Higher Doses of Pregabalin for Neuropathic Pain: Is it Safe?

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Pregabalin was more effective in patients who stayed at the lower doses.
Pregabalin was more effective in patients who stayed at the lower doses.

Patients with neuropathic pain who do not respond to a low dose of pregabalin can benefit from a higher dose, according to a study recently published in Journal of Pain Research.1

Pregabalin effectively treats neuropathic pain, and higher doses were found to be more effective than lower doses. However, neuropathic pain remains undertreated in many patients as clinicians are reluctant to give doses that are high enough to reduce pain.

Researchers at Stobhill Ambulatory Care Hospital in Glasgow, United Kingdom, and colleagues analyzed 6 flexible-dose clinical trials of pregabalin in 761 patients with diabetic peripheral neuropathy, peripheral herpetic neuralgia, posttaumatic pain, or postsurgical pain. The study's outcomes were a 30% and 50% reduction in pain levels from baseline for each new pregabalin dose assessed.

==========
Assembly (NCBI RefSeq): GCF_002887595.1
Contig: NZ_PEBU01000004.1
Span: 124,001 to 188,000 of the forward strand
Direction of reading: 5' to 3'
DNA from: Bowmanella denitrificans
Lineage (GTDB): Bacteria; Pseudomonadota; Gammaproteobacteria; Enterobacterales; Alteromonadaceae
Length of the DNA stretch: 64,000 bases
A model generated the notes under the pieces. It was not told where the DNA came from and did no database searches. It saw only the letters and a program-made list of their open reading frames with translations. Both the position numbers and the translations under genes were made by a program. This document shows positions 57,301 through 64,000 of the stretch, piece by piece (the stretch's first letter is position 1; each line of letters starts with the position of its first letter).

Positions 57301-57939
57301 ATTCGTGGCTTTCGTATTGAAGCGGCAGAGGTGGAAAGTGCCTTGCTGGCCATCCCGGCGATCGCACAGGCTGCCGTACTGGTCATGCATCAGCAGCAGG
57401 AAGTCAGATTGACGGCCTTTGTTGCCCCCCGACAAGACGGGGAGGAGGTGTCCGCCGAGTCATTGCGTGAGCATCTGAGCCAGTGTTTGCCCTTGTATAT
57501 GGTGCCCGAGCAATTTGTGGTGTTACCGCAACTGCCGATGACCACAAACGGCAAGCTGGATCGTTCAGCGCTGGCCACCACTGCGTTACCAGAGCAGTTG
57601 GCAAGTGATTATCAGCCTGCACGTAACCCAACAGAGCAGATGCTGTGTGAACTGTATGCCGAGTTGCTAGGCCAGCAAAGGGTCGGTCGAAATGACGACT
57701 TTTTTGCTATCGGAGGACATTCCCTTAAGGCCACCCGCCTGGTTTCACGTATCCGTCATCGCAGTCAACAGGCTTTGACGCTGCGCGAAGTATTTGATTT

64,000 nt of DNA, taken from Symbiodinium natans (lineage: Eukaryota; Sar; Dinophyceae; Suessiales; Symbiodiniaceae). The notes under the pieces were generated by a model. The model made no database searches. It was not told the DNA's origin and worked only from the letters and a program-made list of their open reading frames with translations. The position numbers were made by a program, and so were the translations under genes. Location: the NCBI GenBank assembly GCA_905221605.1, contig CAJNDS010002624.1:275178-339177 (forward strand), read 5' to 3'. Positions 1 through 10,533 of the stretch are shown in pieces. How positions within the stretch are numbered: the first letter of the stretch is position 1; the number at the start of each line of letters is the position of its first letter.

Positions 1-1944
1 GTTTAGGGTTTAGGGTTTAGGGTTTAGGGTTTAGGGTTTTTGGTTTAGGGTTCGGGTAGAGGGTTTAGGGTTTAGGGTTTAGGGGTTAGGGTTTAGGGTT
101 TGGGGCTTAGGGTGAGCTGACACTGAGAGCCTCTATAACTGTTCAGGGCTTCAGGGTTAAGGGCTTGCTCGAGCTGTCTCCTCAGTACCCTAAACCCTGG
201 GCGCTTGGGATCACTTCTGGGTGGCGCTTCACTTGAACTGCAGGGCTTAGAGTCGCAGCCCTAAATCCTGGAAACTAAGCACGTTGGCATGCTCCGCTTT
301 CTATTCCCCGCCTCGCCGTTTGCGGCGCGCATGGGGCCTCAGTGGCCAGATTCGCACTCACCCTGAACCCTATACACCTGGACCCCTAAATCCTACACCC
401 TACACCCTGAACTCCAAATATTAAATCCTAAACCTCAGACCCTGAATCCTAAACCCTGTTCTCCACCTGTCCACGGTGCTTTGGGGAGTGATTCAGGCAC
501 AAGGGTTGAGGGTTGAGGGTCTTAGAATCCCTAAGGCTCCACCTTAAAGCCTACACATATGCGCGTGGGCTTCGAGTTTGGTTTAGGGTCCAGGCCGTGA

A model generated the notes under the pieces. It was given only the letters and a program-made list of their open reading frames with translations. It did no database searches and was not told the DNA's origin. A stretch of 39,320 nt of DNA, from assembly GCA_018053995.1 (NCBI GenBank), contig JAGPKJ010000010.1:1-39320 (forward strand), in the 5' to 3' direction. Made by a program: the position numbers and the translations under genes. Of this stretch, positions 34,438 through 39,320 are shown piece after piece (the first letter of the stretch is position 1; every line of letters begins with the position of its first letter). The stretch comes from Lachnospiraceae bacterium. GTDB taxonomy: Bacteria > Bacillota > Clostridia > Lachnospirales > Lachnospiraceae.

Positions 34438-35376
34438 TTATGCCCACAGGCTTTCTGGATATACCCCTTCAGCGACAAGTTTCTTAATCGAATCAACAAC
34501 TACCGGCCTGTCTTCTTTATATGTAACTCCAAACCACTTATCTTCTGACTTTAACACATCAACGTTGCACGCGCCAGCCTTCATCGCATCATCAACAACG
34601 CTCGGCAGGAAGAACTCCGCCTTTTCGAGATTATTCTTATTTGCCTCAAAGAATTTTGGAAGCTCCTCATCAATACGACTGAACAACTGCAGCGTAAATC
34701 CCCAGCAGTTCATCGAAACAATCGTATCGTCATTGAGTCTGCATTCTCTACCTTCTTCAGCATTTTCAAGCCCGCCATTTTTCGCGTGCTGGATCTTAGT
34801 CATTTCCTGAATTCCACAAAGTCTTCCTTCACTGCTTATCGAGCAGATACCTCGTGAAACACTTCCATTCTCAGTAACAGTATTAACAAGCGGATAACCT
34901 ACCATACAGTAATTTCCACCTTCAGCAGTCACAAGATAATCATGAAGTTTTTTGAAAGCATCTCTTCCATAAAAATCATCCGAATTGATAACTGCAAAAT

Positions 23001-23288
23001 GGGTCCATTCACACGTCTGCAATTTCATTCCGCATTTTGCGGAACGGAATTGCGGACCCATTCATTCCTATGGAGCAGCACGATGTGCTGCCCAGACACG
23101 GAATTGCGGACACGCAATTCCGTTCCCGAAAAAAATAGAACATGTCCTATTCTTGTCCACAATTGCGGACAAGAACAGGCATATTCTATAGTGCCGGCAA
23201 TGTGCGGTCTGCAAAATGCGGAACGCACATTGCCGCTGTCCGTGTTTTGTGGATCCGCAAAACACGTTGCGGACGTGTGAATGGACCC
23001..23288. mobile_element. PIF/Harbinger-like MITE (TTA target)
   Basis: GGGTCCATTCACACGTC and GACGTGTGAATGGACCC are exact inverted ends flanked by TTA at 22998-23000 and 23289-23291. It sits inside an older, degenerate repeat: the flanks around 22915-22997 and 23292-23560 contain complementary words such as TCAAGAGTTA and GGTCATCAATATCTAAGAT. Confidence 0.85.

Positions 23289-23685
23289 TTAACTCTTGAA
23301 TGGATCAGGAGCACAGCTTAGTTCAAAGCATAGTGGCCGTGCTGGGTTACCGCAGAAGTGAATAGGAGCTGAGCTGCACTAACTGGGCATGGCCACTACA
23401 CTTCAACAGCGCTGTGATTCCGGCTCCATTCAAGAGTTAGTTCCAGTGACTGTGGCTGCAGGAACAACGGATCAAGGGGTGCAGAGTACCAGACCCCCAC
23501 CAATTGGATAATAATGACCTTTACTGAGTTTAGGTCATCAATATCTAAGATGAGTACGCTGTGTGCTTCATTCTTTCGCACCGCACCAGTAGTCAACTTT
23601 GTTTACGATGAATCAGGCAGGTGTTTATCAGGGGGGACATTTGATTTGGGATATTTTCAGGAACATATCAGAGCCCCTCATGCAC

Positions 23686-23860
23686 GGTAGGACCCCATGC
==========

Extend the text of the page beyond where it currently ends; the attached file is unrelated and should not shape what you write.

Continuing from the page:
The flexible doses pathways were: 150 mg/day only, 150 mg to 300 mg/day, 150 mg to 300 mg to 450 mg/day, 150 mg to 300 mg to 450 mg to 600 mg/day, 150 mg to 300 mg to 600 mg/day, and 300 mg to 600 mg/day.

The results showed that for each dose pathway there was a notably greater percentage of patients reporting 30% or 50% pain improvement as doses escalated. The researchers noted that pregabalin was more effective in patients who stayed at the lower doses (150 mg/day  or 150 mg to 300 mg/day), indicating that such patients are unlikely to need escalating doses of the drug. However, in the patients who did require higher doses, their pain reduction was greater at each escalation.

 

This study indicates that increasing dosage of pregabalin may help alleviate pain without incurring intolerable side effects.

Reference

  1. Serpell M, Latymer M, Almas M, Ortiz M, Parsons B, Prieto R. Neuropathic pain responds better to increased doses of pregabalin: an in-depth analysis of flexible-dose clinical trials. J Pain Res. 2017;10:1769-1776.
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